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Tuesday, 29th April 2014

The Eurosceptic Surge and How to Respond to it

Source: European Council on Foreign Relations

Ahead of the European elections in May, Europe’s far-right parties are forging an anti-EU alliance...The so-called European Alliance for Freedom aims to form a group in the European Parliament (which currently requires 25 members from seven EU member states). It is also reaching out to the UK Independence Party (UKIP), Finland’s Finns Party, the Danish People’s Party, and Germany’s Alternative für Deutschland (AfD).

The opposition of these far-right parties to the idea of “ever closer union” is also shared by some the bigger and more established Eurosceptic parties in the European Conservatives and Reformists (ECR) group, such as the British Conservative Party and the Polish Law and Justice Party, and by the central and eastern European far-right parties such as Jobbik (Hungary) and Golden Dawn (Greece). The emerging anti-establishment coalition might also benefit from the support of some of the 18 left-wing parties in the United Left/Nordic Green Left group, which includes Syriza (Greece), Die Linke (Germany), and the Socialist Party (Netherlands), and other parties such as the Five Star Movement in Italy.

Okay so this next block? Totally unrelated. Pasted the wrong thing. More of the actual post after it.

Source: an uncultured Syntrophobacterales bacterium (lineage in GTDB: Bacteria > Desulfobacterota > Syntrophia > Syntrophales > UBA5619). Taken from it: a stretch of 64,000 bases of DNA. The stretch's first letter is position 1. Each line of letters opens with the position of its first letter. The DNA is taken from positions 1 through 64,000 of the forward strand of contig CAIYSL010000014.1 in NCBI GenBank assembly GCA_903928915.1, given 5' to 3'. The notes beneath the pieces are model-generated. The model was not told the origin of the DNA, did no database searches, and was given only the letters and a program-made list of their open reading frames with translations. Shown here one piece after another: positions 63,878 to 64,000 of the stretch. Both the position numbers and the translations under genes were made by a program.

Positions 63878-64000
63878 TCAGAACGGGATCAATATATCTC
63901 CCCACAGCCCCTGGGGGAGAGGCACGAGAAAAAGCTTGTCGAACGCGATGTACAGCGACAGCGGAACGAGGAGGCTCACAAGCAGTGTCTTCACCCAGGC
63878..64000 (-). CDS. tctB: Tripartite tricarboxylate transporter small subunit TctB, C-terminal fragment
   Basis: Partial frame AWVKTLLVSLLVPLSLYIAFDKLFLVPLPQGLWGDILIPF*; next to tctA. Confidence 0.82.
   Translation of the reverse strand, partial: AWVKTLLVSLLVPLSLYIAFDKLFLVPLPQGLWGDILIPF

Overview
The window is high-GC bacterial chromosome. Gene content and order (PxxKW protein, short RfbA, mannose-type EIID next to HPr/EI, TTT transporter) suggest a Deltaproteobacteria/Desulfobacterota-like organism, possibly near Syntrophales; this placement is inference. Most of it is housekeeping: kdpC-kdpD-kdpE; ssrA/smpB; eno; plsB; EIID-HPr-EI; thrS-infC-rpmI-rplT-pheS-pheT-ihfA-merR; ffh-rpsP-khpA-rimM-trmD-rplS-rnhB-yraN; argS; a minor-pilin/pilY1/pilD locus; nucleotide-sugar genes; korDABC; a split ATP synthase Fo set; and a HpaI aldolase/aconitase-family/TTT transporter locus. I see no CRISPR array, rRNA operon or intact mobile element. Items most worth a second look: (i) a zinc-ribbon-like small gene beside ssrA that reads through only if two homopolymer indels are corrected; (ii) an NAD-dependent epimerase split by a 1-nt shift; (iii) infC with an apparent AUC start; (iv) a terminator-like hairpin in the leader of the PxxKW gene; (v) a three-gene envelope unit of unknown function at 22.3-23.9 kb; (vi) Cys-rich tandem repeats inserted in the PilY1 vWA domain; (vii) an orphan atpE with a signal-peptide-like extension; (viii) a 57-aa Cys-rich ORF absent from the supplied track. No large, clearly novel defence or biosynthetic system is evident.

This coalition of Eurosceptic parties is likely to make life difficult for the mainstream parties in the European Parliament. The world’s first supranational parliament now has the power to block the appointment of the European Commission, to veto the majority of European legislation, to block the signature of international treaties and trade agreements, and even to hold up the EU’s annual budget. The Eurosceptics hope to use these powers to wreck the European project from within. Some commentators even see the anti-EU alliance as a kind of European version of the Tea Party and predict that it might even be able to pioneer a kind of European version of the “shutdown”.

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Having begun his career in academic libraries, Adrian Janes has subsequently worked extensively in public libraries, chiefly in enquiry work as an Information Services librarian. In this role he has had particular responsibility for information from both the UK Government and the European Union. He wrote a detailed report on sources for the latter which was published by FreePint in 2007, and has contributed articles to FreePint and ResourceShelf. He is involved in training in information literacy and the use of online reference resources.

A Contributing Editor to DocuTicker, he also write reviews for Pennyblackmusic.

Adrian can be reached at adrian.janes@freepint.com

More articles by Adrian Janes »



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